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Instrumenting .NET applications with AWS X-Ray using Aspect-oriented Programming

Aspect-oriented programming (AOP) is an approach that enhances modularity by allowing developers to pull out cross-cutting concerns. AOP does so by adding attribute (advice) to the existing code without modifying the code itself. Classic examples of these cross-cutting concerns include caching, logging, monitoring, and, in our case, AWS X-Ray tracing.

With AOP, tracing a call into a method would not require adding tracing statements to your code. You decorate the method with an AOP attribute. Based upon this attribute, AOP generates another set of code, which performs tracing for you when the original code is called.

There are coding languages and frameworks that directly support AOP. However, C# and many other languages do not directly support AOP. Implementing AOP for .Net C# applications will require a third-party library that adds the required functionality. One such library is PostSharp. PostSharp is a licensed product, but it also has a free Community Edition.

In this blog I will showcase how to automate X-Ray provisioning for .Net Core applications to trace internal operations. I will use community addition of PostSharp to implement AOP aspects for X-Ray APIs.


AWS X-Ray helps developers analyze and debug distributed applications such as those built using a microservices architecture. X-Ray traces user requests as they travel through your entire application, allowing you to glean insights into how your application is performing and discover root causes of many problems.

To demonstrate features of X-Ray, I created a sample AWS Lambda application, which emulates financial advice generator. This application uses Amazon Translate to provide advice in the language of your choice. Using Amazon Polly, it converts advice text to speech. Sound file representing speech is delivered to the browser through Amazon S3.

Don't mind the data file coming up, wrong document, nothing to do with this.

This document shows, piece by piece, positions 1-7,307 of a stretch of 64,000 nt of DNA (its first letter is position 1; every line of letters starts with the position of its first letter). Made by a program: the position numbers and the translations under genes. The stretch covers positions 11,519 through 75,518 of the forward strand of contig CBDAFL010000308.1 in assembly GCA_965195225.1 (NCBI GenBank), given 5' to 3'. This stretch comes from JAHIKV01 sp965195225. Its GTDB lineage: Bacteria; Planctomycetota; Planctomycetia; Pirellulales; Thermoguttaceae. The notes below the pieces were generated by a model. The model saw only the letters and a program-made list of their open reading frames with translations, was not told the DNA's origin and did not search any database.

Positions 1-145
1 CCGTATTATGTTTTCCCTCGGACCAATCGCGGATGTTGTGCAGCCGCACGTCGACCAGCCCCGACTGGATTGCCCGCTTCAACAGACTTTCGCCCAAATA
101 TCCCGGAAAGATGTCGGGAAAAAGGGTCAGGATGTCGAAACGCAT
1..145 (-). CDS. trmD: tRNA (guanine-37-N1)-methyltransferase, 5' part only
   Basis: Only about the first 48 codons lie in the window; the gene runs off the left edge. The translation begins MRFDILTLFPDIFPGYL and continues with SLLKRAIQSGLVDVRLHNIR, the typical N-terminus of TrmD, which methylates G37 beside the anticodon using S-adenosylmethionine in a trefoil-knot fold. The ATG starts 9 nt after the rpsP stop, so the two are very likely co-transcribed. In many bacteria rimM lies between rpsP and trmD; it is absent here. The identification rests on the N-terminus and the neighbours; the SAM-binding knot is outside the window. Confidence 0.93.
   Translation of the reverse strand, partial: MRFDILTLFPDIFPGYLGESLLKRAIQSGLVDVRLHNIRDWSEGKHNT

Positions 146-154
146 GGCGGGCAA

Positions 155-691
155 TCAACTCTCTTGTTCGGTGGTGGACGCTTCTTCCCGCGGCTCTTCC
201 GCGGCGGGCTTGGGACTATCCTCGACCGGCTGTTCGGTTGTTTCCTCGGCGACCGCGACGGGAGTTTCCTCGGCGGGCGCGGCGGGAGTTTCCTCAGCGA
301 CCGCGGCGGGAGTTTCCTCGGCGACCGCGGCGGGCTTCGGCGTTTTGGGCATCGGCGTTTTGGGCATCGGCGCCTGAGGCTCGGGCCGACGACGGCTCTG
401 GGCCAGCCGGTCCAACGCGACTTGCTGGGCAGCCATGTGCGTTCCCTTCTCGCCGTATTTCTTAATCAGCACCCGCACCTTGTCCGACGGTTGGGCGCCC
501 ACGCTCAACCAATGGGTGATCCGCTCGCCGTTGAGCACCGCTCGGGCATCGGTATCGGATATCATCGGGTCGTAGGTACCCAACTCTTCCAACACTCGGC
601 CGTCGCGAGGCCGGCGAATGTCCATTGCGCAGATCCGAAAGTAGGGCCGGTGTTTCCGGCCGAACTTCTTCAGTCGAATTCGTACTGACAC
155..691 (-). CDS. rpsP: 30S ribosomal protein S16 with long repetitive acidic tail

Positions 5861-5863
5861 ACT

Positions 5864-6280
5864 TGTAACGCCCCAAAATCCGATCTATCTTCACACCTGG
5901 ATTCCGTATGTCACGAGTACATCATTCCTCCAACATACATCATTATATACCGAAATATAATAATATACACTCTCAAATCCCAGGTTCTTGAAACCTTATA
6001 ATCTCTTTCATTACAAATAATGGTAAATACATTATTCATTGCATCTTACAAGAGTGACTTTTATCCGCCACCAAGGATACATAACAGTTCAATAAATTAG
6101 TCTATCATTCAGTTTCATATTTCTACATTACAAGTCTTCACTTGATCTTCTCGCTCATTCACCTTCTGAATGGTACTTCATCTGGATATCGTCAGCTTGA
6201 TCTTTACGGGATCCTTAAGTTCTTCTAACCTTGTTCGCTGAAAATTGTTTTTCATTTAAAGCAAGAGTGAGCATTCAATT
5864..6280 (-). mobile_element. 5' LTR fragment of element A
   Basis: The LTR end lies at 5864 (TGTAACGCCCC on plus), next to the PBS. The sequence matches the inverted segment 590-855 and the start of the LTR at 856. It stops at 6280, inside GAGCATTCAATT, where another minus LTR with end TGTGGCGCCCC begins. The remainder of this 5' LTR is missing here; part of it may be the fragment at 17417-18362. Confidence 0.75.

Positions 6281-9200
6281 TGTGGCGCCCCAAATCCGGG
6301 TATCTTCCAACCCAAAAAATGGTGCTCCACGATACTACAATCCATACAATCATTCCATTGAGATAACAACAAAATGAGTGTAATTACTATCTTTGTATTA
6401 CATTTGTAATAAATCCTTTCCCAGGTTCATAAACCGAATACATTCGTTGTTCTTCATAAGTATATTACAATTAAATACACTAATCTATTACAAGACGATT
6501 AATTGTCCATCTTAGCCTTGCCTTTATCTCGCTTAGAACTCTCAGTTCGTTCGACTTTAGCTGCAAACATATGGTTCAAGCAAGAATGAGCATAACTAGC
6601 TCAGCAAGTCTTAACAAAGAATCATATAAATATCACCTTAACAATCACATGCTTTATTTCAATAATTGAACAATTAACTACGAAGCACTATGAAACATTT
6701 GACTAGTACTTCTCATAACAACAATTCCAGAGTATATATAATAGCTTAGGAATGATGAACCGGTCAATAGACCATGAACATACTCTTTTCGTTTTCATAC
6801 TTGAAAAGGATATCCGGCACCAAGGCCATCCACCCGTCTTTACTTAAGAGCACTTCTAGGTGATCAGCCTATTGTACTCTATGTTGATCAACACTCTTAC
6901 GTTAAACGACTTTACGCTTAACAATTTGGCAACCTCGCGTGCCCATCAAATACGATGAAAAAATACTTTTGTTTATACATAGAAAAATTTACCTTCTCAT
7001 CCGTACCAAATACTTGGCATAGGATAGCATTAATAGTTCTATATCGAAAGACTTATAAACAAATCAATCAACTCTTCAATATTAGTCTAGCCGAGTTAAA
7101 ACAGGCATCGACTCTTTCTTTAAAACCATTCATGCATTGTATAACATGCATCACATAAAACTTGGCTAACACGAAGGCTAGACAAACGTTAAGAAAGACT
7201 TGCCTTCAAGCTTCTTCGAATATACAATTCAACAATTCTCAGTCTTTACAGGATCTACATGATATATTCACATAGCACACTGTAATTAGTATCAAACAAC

Enabling AWS X-Ray for this application in the default configuration without any special provisioning in the application code will produce the following map illustrating AWS services invoked by the application:

AWS X-Ray Application Map

Figure 1. AWS X-Ray Application Map.

Application map on Figure 1 captures our Lambda function and AWS services that this Lambda function invokes. AWS X-Ray also captures traces of the Lambda function execution presented on Figure 2. These traces capture transitions between our function and other AWS services that this Lambda invokes. On the trace chart, you may see all individual calls to AWS services and how much time each call took.

AWS X-Ray Lambda execution traces.

Figure 2. AWS X-Ray Lambda execution traces.

Instrumenting application to trace internal calls

By default, AWS X-Ray allows us to track integration of our service with other AWS services. Additional tools  simplify adding tracing of various integration points for our application – calls to other web services and applications, Entity Framework, and SQL Client calls to database.

However, neither of these approaches provides details on what is happening INSIDE your application, how long internal functions take, which specific functions initiate calls to external services, etc.

AWS X-Ray API provides mechanism to expose internal working of the application by wrapping calls to functions and methods of interest with:

<some call>

Going over your code and inserting these statements is rather cumbersome. You would also have to keep track of segment names and modify them accordingly if you rename some function or method to keep them in sync as you are modifying and/or optimizing your application. This approach would also present some challenges if the function you are tracing is, for example, recursive. Finally, when you are done with tracing and optimizing your application you would have to sift through the code and remove tracing statements.

Using AOP to instrument application for AWS X-Ray

Automating repetitive code changes like wrapping every call to a method or function with calls to AWS X-Ray APIs is exactly the role of AOP aspects. To automate tracing of my application, I created a simple XRayTracerAspect aspect class using PostSharp: